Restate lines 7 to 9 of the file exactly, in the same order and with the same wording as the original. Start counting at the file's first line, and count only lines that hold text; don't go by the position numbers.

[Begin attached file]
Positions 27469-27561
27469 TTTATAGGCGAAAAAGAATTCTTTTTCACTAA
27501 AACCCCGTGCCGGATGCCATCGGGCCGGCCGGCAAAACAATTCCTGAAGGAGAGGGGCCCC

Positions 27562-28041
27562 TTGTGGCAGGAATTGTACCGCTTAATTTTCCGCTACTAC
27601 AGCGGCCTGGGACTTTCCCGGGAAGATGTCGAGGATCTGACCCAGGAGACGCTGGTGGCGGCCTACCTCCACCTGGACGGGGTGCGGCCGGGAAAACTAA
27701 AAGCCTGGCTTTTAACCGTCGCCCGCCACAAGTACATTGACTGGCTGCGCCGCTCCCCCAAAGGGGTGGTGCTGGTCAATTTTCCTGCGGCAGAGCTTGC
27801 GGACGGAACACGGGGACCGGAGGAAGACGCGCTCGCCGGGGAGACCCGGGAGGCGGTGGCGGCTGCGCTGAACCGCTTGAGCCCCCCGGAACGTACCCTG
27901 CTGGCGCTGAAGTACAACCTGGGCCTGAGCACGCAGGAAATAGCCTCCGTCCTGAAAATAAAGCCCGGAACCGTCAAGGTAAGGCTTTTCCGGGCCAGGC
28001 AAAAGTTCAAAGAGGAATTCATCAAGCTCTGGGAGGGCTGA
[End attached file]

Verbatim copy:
27701 AAGCCTGGCTTTTAACCGTCGCCCGCCACAAGTACATTGACTGGCTGCGCCGCTCCCCCAAAGGGGTGGTGCTGGTCAATTTTCCTGCGGCAGAGCTTGC
27801 GGACGGAACACGGGGACCGGAGGAAGACGCGCTCGCCGGGGAGACCCGGGAGGCGGTGGCGGCTGCGCTGAACCGCTTGAGCCCCCCGGAACGTACCCTG
27901 CTGGCGCTGAAGTACAACCTGGGCCTGAGCACGCAGGAAATAGCCTCCGTCCTGAAAATAAAGCCCGGAACCGTCAAGGTAAGGCTTTTCCGGGCCAGGC